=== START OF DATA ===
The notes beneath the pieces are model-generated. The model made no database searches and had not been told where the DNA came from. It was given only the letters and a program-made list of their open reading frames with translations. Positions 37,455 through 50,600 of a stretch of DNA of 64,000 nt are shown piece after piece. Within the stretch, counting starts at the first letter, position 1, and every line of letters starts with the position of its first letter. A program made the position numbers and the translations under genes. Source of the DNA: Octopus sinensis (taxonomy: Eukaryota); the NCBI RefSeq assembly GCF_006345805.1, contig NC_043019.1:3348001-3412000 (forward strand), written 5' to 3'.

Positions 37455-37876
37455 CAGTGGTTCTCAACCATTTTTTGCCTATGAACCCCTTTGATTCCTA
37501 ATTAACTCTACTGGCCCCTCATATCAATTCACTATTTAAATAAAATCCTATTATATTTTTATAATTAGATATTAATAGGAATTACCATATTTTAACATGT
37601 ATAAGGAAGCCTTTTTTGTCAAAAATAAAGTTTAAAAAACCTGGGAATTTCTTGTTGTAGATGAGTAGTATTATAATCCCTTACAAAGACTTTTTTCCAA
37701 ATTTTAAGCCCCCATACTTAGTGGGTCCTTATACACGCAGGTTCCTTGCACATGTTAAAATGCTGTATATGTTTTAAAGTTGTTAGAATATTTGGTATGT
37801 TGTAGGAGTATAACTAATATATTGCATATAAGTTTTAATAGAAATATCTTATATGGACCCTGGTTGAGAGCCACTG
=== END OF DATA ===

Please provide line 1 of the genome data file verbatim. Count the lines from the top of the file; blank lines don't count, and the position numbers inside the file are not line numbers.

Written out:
The notes beneath the pieces are model-generated. The model made no database searches and had not been told where the DNA came from. It was given only the letters and a program-made list of their open reading frames with translations. Positions 37,455 through 50,600 of a stretch of DNA of 64,000 nt are shown piece after piece. Within the stretch, counting starts at the first letter, position 1, and every line of letters starts with the position of its first letter. A program made the position numbers and the translations under genes. Source of the DNA: Octopus sinensis (taxonomy: Eukaryota); the NCBI RefSeq assembly GCF_006345805.1, contig NC_043019.1:3348001-3412000 (forward strand), written 5' to 3'.